What should be most important to the land surveyor is that easements can be created by other modes which are commonly referred to as "easements by implication." This term means that an easement could be created without the necessity of a recorded document, but by the common law doctrine of prescription, the filing of plats, or by necessity.

As I said in my last article, a good and dependable title examination should, and probably will, reveal all of the recorded easements which a land surveyor needs to show on the survey, including those previously delineated on prior plats, which may show easements by implication. But one of the surveyor's main responsibilities and duties is to locate "on the ground" good evidence of apparent prescriptive easements and easements by necessity. However, my stern warning is that just because the surveyor has located an existing roadway, the surveyor cannot make an assumption that by the mere existence of the roadway it has somehow evolved into a legal easement by prescription or necessity. That determination is one for the courts to conclude, not for the land surveyor.

Generally (a word that should be used often), the law commentators have written that in order to establish an easement by prescription, it is necessary for the person claiming such a right to show adverse, exclusive, continuous and uninterrupted use of the way for a certain statutory period of years. And generally (again, that word), those commentators have written that easements by necessity are founded on a public policy which favors access from land to some public street. In order to establish such an easement, it must also be demonstrated that at some point in the past (maybe in the far distant past), the land for the benefit of the way was as claimed, and the land which it is claimed to be over belonged to the same person at the same time.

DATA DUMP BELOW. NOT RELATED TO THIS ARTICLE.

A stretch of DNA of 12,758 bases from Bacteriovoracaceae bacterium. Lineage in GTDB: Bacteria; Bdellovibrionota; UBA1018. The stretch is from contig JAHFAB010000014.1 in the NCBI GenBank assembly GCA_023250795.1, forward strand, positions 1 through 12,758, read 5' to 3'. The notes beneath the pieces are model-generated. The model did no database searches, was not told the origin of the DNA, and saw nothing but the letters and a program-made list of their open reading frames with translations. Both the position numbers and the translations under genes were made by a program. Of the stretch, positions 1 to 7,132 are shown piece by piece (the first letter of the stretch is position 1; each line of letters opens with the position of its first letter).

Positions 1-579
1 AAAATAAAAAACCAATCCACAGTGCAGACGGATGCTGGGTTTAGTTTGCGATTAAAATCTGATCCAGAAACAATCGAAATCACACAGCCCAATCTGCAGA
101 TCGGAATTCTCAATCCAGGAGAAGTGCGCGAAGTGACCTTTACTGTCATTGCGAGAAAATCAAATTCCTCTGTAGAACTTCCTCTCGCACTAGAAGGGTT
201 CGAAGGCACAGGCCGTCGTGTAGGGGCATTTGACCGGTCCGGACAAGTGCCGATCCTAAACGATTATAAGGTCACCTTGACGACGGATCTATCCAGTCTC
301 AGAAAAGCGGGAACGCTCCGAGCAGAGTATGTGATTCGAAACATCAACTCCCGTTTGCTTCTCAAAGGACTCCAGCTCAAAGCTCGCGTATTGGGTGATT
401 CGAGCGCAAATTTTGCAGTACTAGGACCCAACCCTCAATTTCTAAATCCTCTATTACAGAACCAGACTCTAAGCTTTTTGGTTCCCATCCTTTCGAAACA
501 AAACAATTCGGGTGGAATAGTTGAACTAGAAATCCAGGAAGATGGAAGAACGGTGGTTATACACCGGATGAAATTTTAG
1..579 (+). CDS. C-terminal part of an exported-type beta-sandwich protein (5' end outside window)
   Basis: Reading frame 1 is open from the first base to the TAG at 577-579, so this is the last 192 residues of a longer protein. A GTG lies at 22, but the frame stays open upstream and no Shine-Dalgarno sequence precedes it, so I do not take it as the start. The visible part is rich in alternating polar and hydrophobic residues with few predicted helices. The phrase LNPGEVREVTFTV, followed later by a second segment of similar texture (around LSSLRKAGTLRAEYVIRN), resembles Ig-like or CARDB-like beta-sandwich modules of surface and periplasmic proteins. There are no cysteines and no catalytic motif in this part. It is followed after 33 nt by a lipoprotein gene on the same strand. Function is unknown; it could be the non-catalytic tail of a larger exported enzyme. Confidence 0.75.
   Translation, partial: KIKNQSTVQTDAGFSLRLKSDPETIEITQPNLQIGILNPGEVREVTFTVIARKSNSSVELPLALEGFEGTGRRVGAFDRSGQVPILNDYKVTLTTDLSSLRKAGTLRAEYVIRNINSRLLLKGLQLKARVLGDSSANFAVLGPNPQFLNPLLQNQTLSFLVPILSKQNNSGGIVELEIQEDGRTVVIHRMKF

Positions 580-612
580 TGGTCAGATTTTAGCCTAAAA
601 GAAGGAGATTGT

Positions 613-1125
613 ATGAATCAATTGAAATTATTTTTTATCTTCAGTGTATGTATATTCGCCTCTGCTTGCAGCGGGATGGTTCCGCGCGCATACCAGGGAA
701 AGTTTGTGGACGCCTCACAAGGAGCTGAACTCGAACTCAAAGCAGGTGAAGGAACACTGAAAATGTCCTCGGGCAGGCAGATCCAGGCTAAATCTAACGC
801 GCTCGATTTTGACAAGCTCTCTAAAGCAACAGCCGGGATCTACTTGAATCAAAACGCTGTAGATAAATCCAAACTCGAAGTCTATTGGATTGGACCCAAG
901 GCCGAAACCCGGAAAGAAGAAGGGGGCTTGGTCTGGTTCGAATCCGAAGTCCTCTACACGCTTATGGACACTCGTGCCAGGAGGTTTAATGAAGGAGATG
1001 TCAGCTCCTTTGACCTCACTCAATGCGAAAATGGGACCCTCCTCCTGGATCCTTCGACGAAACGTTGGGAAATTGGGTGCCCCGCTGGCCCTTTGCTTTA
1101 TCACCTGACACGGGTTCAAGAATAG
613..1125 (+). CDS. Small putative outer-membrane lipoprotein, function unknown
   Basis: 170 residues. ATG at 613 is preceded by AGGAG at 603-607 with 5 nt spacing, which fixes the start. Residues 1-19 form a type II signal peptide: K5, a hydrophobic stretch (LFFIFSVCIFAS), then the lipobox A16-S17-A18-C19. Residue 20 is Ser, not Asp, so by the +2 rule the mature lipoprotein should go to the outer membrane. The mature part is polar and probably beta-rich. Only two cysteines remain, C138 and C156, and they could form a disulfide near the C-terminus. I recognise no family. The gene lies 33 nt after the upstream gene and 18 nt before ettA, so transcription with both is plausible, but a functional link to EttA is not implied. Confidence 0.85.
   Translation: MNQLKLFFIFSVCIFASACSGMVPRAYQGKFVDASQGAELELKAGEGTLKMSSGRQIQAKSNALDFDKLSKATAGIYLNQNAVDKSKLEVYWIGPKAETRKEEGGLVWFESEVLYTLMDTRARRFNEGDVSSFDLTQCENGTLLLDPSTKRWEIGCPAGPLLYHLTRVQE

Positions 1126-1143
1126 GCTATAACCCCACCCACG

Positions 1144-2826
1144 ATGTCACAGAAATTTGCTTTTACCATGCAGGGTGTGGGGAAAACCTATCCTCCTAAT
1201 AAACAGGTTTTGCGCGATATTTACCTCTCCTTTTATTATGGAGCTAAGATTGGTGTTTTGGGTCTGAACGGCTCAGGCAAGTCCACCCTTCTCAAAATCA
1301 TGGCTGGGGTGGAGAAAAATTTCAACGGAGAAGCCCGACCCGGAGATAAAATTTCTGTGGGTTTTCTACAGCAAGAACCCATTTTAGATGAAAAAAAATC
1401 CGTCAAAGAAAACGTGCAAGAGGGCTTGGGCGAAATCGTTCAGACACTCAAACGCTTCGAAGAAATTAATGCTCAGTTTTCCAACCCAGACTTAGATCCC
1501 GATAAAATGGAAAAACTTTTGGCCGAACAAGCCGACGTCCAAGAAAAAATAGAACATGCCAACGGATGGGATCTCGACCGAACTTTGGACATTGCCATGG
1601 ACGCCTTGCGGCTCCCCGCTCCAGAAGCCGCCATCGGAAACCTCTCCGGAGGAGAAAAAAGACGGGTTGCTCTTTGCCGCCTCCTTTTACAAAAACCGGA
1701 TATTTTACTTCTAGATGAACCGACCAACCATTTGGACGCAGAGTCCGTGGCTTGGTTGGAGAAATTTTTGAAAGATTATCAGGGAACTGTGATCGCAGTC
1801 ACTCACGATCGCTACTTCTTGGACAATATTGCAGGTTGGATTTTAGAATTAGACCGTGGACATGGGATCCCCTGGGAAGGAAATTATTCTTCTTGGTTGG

Expanding upon my homily on advice which should not be given, a land surveyor should never give an opinion (written or oral) as to whether there is in "existence" a prescriptive easement, or one by necessity, as this would be far beyond the scope of the surveyor's licensing laws. Just because there is a well-travelled roadway leading from a parcel of land to the public highway, that does not necessarily mean that the use has been "adverse," "exclusive," "continuous," and "uninterrupted" (for whatever each of those words really mean) for some definite long period of time, or that there is no other way to the public highway, and that both the servient and dominant parcels of land were owned by the same person at the same time.

Please understand that the complex laws pertaining to easements, both statutory and case law, cannot be fully explained in this short article, but I hope that I have given the readers of The American Surveyor something to ponder.
Jim Demma is a Maryland licensed professional land surveyor and has practiced law in both the State of Maryland and the District of Columbia for more than 30 years. His extensive practice has included land use & development, real estate contracts and titles, condominiums, easements, land patents, boundary disputes, and all matters that touch and concern the land.

A 146Kb PDF of this article as it appeared in the magazine—complete with images—is available by clicking HERE

< Prev   Next >

 American Surveyor Recent Articles
Thought Leader: Land is Too Important to Be Left to Land Specialists
A while back I was searching the Internet for an old treatise on land titles. A Google query yielded a book published in 1914. The author was Charles Claudius Kagey and the book was titled "Land Survey and Land Titles, a book for boys and girls, a reference volume for property owners, a text ....